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Taking Sides - War 1642-1644

Updated Sunday 7th January 2001

Discontent had begat disagreement; disagreement led to war

Civil war soldiers Copyrighted image Icon Copyright: Wark Clements

Prince Rupert of the Rhine was the leading Royalist commander. Young and dashing, he had seen action in the Thirty Years War and had developed new techniques in the use of landmines and cavalry charges. A passionate Royalist, he regarded the opponents of his uncle, the King, as treacherous rebels.

The Earl of Essex had overall command of the Parliamentary forces. Dutiful and loyal rather than dynamic, he had also seen action in the Thirty Years War and was given his post by Pym, a former ally in the attack on Strafford. Essex was also the most senior aristocrat who sided with Parliament.

Edgehill (October 1642) was the first major encounter of the First Civil War. After initial success, the Royalist cavalry advanced too far and gave their Parliamentary opponents an opportunity to re-enter the fray. The battle ended in a draw, with Essex retreating to the safety of Warwick Castle. The road to London was open for Charles.

Fearing an imminent visit by a vengeful sovereign, London was in uproar. Parliament called out the Trained Bands to defend the city against an anticipated onslaught, and the two sides faced each other at Turnham Green. However, Charles blinked first and began to withdraw, first to Hounslow and then to Oxford. The cautious Essex declined to harry his opponents.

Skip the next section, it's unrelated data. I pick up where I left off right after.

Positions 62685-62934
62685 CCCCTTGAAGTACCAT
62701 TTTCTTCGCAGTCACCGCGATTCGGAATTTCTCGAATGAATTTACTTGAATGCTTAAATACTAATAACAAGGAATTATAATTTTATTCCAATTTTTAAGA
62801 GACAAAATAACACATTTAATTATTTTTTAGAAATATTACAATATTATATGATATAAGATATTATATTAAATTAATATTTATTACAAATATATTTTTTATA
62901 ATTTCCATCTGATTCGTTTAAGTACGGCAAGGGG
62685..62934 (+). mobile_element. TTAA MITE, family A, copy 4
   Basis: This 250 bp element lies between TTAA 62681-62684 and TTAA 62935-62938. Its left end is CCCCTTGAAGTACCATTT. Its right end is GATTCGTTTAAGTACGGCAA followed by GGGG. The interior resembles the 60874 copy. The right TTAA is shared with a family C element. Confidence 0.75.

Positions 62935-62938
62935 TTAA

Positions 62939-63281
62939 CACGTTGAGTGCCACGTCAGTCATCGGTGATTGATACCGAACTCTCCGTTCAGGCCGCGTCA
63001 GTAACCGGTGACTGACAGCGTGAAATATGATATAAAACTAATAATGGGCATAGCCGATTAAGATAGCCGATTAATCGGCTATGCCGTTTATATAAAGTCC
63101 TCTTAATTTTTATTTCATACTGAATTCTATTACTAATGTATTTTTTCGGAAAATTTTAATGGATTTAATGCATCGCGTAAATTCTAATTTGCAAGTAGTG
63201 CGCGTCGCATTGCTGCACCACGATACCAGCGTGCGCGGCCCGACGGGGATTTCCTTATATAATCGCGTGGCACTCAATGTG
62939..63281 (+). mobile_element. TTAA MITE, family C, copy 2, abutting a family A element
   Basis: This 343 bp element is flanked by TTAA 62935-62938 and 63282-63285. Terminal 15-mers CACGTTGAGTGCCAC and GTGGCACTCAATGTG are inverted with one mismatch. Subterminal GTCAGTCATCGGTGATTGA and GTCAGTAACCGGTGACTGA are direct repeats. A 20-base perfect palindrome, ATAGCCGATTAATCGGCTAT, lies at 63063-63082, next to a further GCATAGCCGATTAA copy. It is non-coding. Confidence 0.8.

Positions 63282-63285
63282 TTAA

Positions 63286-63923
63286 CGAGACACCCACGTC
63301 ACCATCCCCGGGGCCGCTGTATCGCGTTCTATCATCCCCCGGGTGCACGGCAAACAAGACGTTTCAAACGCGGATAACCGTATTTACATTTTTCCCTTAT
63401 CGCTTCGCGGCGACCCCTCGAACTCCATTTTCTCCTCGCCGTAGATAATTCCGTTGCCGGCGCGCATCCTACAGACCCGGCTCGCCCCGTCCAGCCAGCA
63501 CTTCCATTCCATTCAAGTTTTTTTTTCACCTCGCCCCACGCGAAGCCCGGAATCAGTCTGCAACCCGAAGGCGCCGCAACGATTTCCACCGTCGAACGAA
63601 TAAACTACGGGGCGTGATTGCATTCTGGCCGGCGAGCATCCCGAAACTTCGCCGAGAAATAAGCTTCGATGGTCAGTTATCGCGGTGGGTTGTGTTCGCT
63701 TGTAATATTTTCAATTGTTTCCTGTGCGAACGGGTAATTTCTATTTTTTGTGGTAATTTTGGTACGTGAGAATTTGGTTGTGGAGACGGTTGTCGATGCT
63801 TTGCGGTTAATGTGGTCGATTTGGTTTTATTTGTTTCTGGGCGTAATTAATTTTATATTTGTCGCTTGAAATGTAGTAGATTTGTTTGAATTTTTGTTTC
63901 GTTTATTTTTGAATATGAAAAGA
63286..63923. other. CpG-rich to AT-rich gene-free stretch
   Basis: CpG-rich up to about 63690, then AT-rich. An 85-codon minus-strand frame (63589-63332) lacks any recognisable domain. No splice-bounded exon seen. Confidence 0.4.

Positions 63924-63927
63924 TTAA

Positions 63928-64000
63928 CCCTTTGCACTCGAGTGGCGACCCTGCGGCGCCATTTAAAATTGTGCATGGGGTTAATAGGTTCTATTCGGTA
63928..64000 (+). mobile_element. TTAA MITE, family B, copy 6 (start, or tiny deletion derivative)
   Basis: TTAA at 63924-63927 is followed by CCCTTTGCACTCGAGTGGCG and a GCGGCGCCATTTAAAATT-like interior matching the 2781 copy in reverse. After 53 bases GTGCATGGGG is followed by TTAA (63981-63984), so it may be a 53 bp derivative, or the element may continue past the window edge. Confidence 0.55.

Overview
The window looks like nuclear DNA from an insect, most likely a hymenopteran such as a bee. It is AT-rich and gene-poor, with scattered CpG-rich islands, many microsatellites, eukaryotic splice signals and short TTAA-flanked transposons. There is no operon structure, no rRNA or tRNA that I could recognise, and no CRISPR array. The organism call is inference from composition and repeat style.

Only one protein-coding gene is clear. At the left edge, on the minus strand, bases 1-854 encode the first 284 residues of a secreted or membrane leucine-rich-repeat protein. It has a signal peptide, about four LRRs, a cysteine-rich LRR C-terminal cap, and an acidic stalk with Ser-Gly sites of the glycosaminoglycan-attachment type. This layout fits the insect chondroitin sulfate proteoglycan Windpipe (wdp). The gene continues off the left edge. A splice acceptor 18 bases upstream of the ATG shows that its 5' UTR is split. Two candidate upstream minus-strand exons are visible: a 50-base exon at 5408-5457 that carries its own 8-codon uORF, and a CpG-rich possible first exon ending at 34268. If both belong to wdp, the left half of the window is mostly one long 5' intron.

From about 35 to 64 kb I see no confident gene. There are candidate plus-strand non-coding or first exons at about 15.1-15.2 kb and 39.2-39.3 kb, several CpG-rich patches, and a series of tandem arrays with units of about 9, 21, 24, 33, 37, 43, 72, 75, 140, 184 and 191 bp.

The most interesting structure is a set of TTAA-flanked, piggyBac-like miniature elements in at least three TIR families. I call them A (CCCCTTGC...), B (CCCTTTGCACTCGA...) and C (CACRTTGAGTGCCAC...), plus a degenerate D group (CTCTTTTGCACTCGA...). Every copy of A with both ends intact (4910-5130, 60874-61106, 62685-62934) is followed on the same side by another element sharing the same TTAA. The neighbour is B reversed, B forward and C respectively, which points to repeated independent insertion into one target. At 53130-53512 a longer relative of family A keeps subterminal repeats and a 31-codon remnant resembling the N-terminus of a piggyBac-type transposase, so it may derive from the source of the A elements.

Charles and Rupert enjoyed a pleasant winter in Oxford during 1642- 43. Charles pursued a full social calendar, and the Royalists also established a propaganda press to counter the efforts of the great Puritan poet, John Milton.

While Charles enjoyed his time in Oxford, some of the Parliamentary troops embarked on an orgy of church desecration, attacking popish furnishings in churches. Puritans preferred a form of worship free from imagery, statues and stained glass, and the Cathedrals of Winchester, Rochester and Canterbury were badly vandalised during this period.

The war in the West Country was particularly brutal when fighting re-commenced in early 1643. The bravery of the Cornish pikemen won two engagements for the Royalists (Lansdown and Roundway Down) and Rupert seized Bristol in July. Poole, Dorchester, Portland and Weymouth fell in quick succession and late 1643- early 1644 represented a high-point in Royalist military fortunes.

While Charles enjoyed military success on the mainland, he attempted to secure a truce in Ireland to release Royalist troops to join the war in England. The truce was achieved but it proved to be double-edged. On the one hand, Charles gained additional troops but it also drove the Parliamentarians into concluding a Solemn League and Covenant with the Scottish Covenanters. Scottish, Irish and English troops were now at war with each other throughout the three kingdoms.

In the spring and summer of 1644, Rupert made significant advances in the north-west, capturing Bolton, Preston, Wigan and Liverpool from the Roundheads. In early summer, he received a letter from his uncle, asking him to lift the seige of York and relieve the Earl of Newcastle, setting the two armies on a collision course for one of the great battles of the First Civil War.

Civil War soldiers destroying church objects Copyrighted image Icon Copyright: Used with permission

More than anything else, The Civil Wars might be characterised as wars of religion, both religious idealism and religious bigotry. The outbreak of war in August 1642 gave Puritan zealots the chance to destroy artefacts they associated with 'popery'.

Civil War: Taking sides

 

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